The village of Ribchester was originally established as a Roman auxiliary fort Bremetennacum Veteranorum around 72 AD during the reign of Emperor Vespasian and the governorship of Gnaeus Julius Agricola. The fort was active for around 300 years.
It was first built of timber and earth but was rebuilt using stone around 100 AD. The fort was home to cavalry troops whose purpose was to keep the local population under control. The first unit of troops stationed here was an ala (foreign conscript unit) of 500 cavalrymen from Spain, the Asturians. They were replaced at the end of the second century by a unit from Hungary, the Sarmatians.
Today, little remains of the fort and vicus (surrounding civilian settlement) other than portions of the granary and bathhouse, but visitors can explore the history of the area at the Ribchester Roman Museum.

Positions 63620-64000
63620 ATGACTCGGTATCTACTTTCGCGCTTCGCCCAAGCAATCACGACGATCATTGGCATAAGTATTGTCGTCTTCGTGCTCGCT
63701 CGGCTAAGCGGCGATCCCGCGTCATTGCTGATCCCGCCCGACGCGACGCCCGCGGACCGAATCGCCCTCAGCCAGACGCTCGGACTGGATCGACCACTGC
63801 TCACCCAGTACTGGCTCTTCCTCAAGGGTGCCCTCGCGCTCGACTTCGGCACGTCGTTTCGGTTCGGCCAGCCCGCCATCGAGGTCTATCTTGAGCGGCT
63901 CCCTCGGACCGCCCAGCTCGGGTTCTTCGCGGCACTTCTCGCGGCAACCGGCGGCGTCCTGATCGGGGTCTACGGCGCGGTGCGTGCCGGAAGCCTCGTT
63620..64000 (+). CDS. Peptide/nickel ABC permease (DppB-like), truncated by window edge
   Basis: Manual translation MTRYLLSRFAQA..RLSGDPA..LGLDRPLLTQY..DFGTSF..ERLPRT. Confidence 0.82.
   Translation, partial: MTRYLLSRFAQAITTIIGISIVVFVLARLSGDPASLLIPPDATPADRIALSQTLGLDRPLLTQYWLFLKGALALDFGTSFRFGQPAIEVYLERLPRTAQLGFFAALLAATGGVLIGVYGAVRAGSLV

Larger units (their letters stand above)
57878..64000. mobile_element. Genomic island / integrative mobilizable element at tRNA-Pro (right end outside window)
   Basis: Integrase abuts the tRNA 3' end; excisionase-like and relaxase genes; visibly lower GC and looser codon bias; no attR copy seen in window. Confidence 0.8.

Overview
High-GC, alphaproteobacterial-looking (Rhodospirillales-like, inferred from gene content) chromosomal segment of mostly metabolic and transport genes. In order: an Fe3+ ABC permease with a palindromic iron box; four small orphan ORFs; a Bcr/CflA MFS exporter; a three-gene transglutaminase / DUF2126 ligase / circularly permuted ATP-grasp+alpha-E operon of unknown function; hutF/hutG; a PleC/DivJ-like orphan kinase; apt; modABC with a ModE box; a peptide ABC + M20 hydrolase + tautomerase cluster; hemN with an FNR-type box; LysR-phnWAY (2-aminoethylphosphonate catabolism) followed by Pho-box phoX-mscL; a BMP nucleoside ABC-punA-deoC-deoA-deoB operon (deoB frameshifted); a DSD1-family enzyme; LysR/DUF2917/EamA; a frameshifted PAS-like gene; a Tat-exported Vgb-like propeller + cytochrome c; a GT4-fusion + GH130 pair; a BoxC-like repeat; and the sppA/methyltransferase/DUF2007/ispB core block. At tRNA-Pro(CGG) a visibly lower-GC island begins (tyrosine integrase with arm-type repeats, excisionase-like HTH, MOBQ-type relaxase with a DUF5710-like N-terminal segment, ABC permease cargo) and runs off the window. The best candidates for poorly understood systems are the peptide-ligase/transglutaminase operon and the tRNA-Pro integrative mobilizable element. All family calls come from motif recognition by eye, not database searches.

The museum was founded in 1915 by Margaret Greenall of the famous brewing family. Situated next to St Wilfrid’s Church and the excavated remains of the granaries it houses many of the finds from the Roman fort.
The museum also organises annual events such as Roman and Iron Age re-enactments. For dates and further information visit the official Ribchester Roman Museum website.
The museum is open on weekdays from 10 am to 5 pm. Opening times at weekends are noon to 5 pm. Entry for adults costs £3 for adults, £2.50 for seniors, and £1.50 for kids. Children aged 5 and under enjoy free admission.
Ribchester Roman Museum is situated at the southern end of Ribchester, on the banks of the River Ribble and next to St Wilfrid’s Church. To drive there leave the M6 motorway at Junction 31 and take the A59 towards Clitheroe. After 6½ miles turn left onto the B6245 and on reaching the village follow the brown tourist signs marked ‘Roman Museum’. Car parking is available on Ribchester’s visitor pay-and-display car park (around ¼ mile from the museum) and on St Wilfrid’s Church car park (small donation required).
More Roman relics can be seen at the White Bull pub in the village. The pillars at the entrance to the 18th century pub are thought to have been taken from the Roman fort and the beer garden offers a great view of the excavated remains of the Roman bathhouse.